At the outset of an Oct. 23 address to investors, Bloomin' Brands CEO David Deno lauded his company’s “decision not to furlough any employees during the pandemic.”
“I think the decision that this management team made to not furlough or let people go has really paid off,” he added. “As the in-restaurant dining came back, we were prepared and ready to go, and our team has been very grateful for what we’ve done.”
As this was happening, however, the Tampa parent company of Outback Steakhouse, Carrabba’s Italian Grill and other restaurants was in the process of quietly eliminating dozens of local jobs.
In September, Bloomin’ Brands told 45 employees that it was outsourcing their jobs to an information technology company called Virtusa. The workers, who provide technical support to restaurants worldwide, had only a few days to decide whether to reapply for their job with Virtusa, starting in October. If they declined, they would be let go in December.
“Unfortunately, some of the current positions will no longer be needed,” executive vice president of customer care Michael Stutts wrote in a Sept. 15 company memo. “This was a business decision and in no way a reflection of this team’s hard work and dedication. While we see operational benefits with this business decision, it was still a very difficult one to make.”
Help desk associate Paul Glynn, 65, of Tampa said this rubbed him the wrong way, considering how the company has long touted its “principles and beliefs” about how employees should be treated. After learning his job was being outsourced, he said he felt “basically thrown under the bus at 65.”
“It doesn’t seem like a tremendous amount of people were treated with some respect,” Glynn said.
Part of the problem, said former employee Christopher Jones of Lutz, was how quickly Bloomin' Brands moved. The company gave employees the news on a Tuesday. They had until that Friday to apply to go to Virtusa — and were told not all of them would be hired.
“They gave us all of three days to make a decision,” said Jones, 32, who instead took a work-from-home job for a company based in Alabama. “I think their plan was, out of fear, we wouldn’t have time to make a decision impacting our careers, and we would just go ahead with Virtusa, because that was some semblance of safety.”
In response to questions about the job cuts, Bloomin’ Brands shared a statement: “We began working with Virtusa in 2017 as we began considering the best way we, as a restaurant company, should approach IT in our rapidly changing environment. The changes we made in September were based on business needs, not related to COVID. We have not laid off or furloughed any employee because of COVID."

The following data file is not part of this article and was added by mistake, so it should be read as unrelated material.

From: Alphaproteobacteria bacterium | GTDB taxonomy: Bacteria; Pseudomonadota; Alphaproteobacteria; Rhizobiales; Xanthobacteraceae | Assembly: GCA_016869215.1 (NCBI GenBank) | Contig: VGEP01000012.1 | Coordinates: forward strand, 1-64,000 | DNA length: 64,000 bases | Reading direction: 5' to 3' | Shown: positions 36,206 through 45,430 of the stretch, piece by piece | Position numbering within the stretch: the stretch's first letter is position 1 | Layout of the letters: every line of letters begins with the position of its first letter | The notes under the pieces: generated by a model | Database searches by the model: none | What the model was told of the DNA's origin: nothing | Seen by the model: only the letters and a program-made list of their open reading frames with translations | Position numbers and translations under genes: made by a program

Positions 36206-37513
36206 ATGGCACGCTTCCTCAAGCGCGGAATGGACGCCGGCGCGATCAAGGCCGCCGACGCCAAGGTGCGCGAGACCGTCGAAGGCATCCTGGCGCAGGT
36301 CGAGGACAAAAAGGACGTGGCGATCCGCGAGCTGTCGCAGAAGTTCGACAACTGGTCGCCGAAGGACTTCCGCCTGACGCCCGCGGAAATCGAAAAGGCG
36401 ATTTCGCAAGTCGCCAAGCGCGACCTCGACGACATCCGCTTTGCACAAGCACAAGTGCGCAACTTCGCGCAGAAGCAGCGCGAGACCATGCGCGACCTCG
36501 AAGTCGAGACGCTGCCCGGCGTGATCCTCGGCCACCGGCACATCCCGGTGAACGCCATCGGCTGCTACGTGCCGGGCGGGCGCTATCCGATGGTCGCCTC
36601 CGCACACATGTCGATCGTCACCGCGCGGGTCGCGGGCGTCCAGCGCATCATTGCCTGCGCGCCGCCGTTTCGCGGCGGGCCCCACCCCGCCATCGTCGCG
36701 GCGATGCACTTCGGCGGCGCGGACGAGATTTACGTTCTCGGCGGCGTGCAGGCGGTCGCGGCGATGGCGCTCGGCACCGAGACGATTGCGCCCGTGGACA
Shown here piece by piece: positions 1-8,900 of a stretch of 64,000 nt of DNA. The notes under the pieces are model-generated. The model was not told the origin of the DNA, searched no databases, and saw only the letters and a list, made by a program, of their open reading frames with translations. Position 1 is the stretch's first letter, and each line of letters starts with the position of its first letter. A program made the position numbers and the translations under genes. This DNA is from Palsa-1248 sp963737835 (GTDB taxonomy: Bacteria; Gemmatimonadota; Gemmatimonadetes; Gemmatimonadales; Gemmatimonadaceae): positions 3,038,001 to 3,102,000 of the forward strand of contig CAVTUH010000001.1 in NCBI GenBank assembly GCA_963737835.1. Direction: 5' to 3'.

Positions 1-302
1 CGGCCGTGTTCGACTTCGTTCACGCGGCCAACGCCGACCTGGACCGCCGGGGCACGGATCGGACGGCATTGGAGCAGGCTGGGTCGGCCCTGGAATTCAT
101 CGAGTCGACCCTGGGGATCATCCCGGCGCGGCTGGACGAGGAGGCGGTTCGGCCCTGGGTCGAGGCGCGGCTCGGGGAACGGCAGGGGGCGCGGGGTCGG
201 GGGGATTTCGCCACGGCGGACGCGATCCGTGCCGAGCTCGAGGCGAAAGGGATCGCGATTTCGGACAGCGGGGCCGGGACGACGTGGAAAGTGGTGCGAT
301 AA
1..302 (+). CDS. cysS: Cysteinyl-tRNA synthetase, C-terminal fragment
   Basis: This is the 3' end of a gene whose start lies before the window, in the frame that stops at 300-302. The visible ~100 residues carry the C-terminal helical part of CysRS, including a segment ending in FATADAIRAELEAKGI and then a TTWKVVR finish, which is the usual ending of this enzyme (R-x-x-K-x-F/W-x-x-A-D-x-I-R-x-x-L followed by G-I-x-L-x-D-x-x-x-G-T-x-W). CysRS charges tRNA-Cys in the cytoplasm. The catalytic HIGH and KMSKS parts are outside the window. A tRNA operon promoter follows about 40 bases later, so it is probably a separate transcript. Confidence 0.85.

Headquartered in Southborough, Mass., Virtusa’s clients have included AIG and JPMorgan Chase. In May, the company reported revenues of $1.3 billion for the latest fiscal year.
After initially saying the company would provide a comment on its Bloomin' Brands partnership, a Virtusa spokesman did not return subsequent voice and email messages.
Bloomin' Brands employees who went to Virtusa were promised they would start at similar salaries, and were eligible for the company’s benefits. Bloomin' Brands would compensate those employees for accrued vacation time. If employees decided not to go to Virtusa, however, they would lose those benefits — along with their jobs and annual bonuses — in December.
“It’s hard to take that in good faith and say that they were actually trying to help you, or in any way cared,” Jones said. “Why did they choose to go this route? They could have done this in a way that wouldn’t have completely eroded the trust of the company.”
Glynn said he was offered a job with Virtusa, but doesn’t want to take it. After he trains new employees, he believes he’ll become expendable.
“All outsourcing companies do this," he said. “It’s the transfer of knowledge they care about.”
He’s exploring other job opportunities with other companies. Until then, he’s staying with Bloomin' Brands until his job is gone in December.
“What are they going to do?” he said. “Fire me?”